Lack of a proper and sustainable Funding Model for CATSA not addressed in Bill C-49 Changes to the Canadian Air Transport Security Authority Act (clauses 68 and 69) will not address the systemic problem of underfunding for CATSA. The 2018 federal budget3 addresses this issue by only increasing funding for two airports.
‟Protecting Air Travellers
To ensure consistent and effective security screening of travellers and workers, the Government proposes to provide $236.4 million in 2018–19, with $2.4 million in remaining amortization, to the Canadian Air Transport Security Authority (CATSA). This funding will also allow CATSA to add new lanes for U.S. Pre-clearance of passengers at the Billy Bishop Toronto City Airport and the Quebec City Jean Lesage International Airport.”
This budgetary measure is far from sufficient to address the issues of travellers’ wait time in airports and pre-board screening officer fatigue.
We recognize that passengers should be able to access pre-board screening in a timely and efficient manner. IAM members experience on a daily basis complaints from air travellers going through screening. In order to achieve that goal, the exclusive allocation of the Air Travellers Security Charge (ATSC) is required to achieve a proper and sustainable funding model. Passenger traffic growth is observed on a yearly basis4 . Consequently, ATSC monies collected will increase year over year so that funding is available for CATSA.
We strongly encourage the government to provide CATSA with the proper funding in order for the crown corporation to establish CATSA plus5 , a combination of equipment, workforce and technology thus shortening wait times at screening.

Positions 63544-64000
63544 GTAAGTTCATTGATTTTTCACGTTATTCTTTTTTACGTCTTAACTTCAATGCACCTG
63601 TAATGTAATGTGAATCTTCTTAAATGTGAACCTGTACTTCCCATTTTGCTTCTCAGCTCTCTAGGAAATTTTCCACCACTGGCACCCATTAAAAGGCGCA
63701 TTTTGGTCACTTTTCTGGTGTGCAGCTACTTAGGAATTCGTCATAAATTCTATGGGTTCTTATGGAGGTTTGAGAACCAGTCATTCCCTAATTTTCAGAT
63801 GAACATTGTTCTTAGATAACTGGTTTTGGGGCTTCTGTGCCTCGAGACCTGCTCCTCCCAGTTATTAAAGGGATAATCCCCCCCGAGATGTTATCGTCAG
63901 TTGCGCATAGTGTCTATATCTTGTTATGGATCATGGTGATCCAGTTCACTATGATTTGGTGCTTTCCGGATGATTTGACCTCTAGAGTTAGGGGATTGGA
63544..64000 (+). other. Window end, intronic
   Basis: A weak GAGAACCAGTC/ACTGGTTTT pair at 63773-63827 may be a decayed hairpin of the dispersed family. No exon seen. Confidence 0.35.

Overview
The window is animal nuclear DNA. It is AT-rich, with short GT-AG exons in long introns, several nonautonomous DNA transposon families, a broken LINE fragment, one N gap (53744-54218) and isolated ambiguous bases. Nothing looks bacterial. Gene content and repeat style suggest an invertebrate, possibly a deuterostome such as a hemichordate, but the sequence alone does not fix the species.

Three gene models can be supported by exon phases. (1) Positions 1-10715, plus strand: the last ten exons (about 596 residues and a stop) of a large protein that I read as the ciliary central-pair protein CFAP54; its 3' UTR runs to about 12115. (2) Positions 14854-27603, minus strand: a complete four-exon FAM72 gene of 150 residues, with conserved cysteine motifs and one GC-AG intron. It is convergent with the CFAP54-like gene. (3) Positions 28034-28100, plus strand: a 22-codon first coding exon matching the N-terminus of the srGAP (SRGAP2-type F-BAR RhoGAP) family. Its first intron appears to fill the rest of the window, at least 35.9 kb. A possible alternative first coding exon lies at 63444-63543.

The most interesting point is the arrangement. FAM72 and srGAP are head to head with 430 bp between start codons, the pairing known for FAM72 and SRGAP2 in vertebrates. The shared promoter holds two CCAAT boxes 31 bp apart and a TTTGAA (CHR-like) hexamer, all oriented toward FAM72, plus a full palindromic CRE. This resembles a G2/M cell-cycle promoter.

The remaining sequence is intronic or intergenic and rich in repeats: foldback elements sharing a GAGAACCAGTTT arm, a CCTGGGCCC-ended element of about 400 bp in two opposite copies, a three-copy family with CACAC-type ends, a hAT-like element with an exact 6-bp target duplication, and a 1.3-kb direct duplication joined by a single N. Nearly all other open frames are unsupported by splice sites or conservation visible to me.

Another impact of underfunding is the fatigue phenomenon experienced by pre-board screening officers; when dealing with long lineups, this has significant impacts on their work performance. Consequently, the risk of potential mistakes is increased which could jeopardize what is supposed to a safe passenger screening process.
Summary of the IAMAW Recommendations:
- Foreign Ownership limits
1- Leave current ownership language in place
2- Reduce operating costs and fees imposed by government agencies
B – CATSA Funding Model
1 – Increase allocation of the ASTC monies collected to CATSA 1
1 “Reality check: Will new foreign ownership rules make flights in Canada cheaper?” Global News, 3 November 2016
2 Institute for governance of private and public organizations, The Governance of Canadian Airports, 2014
3 Government of Canada, Equality + Growth, 27 February 2018.
4 See statistics for 2017: Aéro Montréal, ‟Continued passenger traffic growth and robust air cargo
News release, 17 January 2018. 5 Canadian Air Transport Security Authority, CATSA Plus, 2017.